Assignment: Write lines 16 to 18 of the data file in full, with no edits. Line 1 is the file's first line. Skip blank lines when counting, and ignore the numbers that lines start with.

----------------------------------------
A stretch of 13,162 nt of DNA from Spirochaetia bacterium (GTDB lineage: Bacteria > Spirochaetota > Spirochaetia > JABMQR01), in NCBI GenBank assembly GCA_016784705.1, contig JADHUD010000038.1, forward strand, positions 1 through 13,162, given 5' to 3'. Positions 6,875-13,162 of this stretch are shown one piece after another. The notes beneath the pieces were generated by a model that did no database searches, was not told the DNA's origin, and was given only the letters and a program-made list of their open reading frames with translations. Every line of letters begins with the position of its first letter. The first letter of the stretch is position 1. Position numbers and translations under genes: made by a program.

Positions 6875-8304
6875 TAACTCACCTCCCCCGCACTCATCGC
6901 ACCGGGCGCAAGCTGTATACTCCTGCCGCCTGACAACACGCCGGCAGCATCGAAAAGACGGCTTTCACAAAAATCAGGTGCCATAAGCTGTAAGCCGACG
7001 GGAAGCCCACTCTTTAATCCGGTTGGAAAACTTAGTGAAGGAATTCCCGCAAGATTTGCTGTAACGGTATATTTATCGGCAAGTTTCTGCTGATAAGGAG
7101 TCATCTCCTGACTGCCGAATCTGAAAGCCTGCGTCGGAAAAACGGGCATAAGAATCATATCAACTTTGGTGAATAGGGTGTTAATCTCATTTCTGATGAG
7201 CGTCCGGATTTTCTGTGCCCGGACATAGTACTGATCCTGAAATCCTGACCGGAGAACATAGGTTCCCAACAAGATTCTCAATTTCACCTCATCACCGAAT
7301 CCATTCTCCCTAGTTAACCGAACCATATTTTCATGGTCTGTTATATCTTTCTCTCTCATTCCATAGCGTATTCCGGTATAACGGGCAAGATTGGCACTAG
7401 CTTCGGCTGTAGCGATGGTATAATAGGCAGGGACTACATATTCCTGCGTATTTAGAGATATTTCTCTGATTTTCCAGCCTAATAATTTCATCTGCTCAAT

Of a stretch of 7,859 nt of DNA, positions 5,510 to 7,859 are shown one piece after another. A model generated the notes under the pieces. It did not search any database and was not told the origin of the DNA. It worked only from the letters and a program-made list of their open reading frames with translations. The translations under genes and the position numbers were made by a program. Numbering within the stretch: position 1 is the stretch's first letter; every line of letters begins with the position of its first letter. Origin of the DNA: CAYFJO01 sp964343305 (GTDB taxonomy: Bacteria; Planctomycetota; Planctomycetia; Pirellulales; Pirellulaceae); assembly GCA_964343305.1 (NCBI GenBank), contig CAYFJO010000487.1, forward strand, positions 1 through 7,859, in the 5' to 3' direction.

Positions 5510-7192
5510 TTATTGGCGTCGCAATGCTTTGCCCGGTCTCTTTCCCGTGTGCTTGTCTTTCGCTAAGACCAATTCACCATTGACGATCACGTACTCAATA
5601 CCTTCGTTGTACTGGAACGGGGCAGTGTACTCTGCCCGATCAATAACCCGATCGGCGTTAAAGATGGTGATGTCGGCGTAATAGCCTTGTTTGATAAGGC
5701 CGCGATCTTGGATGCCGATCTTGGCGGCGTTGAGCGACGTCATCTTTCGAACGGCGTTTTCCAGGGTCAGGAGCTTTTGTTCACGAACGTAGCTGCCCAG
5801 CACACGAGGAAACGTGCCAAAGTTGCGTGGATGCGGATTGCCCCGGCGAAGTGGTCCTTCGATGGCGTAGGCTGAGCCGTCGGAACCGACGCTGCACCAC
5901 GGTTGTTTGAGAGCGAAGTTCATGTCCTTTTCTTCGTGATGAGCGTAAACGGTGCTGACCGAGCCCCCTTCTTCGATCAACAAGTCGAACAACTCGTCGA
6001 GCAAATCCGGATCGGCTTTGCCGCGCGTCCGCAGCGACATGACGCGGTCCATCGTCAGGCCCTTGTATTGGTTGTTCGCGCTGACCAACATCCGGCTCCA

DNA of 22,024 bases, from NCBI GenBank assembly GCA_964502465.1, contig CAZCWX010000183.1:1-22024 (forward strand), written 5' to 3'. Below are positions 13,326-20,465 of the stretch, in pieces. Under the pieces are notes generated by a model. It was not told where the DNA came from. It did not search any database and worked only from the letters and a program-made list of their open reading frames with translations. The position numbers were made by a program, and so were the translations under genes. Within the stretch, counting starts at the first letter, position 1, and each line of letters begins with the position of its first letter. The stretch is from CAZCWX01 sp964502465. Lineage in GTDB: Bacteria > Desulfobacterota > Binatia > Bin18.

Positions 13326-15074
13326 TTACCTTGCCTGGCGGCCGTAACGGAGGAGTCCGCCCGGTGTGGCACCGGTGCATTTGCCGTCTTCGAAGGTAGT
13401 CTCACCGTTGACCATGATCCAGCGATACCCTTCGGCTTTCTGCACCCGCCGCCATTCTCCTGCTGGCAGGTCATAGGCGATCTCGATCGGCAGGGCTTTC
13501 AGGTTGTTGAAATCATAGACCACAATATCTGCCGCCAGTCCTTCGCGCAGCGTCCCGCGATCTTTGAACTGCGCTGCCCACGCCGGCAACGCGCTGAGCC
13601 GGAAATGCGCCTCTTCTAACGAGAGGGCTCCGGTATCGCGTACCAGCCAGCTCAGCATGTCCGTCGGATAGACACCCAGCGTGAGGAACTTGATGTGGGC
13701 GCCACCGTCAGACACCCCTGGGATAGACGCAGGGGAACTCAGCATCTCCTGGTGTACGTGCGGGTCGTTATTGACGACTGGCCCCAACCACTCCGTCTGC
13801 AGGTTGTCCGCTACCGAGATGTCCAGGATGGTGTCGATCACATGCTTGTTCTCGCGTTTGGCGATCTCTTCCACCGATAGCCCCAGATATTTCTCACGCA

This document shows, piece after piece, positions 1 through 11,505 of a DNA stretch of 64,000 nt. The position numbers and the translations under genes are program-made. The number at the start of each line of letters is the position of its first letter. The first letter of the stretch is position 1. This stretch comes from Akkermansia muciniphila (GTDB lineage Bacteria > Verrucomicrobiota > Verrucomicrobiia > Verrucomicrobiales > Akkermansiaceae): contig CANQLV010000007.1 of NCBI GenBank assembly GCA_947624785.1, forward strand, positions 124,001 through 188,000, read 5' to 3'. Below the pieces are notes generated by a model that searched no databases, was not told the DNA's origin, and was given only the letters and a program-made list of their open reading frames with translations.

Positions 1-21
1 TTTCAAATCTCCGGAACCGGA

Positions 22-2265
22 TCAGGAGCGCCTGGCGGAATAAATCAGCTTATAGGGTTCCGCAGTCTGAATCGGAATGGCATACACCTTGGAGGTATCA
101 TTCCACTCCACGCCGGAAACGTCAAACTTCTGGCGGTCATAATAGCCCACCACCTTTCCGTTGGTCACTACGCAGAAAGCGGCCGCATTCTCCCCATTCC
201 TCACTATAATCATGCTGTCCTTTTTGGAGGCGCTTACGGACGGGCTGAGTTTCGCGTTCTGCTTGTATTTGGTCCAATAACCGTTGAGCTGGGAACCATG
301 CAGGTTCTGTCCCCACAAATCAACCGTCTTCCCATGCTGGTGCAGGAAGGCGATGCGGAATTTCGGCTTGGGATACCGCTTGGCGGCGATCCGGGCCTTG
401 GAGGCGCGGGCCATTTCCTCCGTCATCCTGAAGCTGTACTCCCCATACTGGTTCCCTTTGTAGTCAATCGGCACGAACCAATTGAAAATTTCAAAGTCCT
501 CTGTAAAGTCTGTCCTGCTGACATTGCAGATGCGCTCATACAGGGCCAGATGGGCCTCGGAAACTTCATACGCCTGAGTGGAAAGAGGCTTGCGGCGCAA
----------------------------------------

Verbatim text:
5901 GGTTGTTTGAGAGCGAAGTTCATGTCCTTTTCTTCGTGATGAGCGTAAACGGTGCTGACCGAGCCCCCTTCTTCGATCAACAAGTCGAACAACTCGTCGA
6001 GCAAATCCGGATCGGCTTTGCCGCGCGTCCGCAGCGACATGACGCGGTCCATCGTCAGGCCCTTGTATTGGTTGTTCGCGCTGACCAACATCCGGCTCCA

DNA of 22,024 bases, from NCBI GenBank assembly GCA_964502465.1, contig CAZCWX010000183.1:1-22024 (forward strand), written 5' to 3'. Below are positions 13,326-20,465 of the stretch, in pieces. Under the pieces are notes generated by a model. It was not told where the DNA came from. It did not search any database and worked only from the letters and a program-made list of their open reading frames with translations. The position numbers were made by a program, and so were the translations under genes. Within the stretch, counting starts at the first letter, position 1, and each line of letters begins with the position of its first letter. The stretch is from CAZCWX01 sp964502465. Lineage in GTDB: Bacteria > Desulfobacterota > Binatia > Bin18.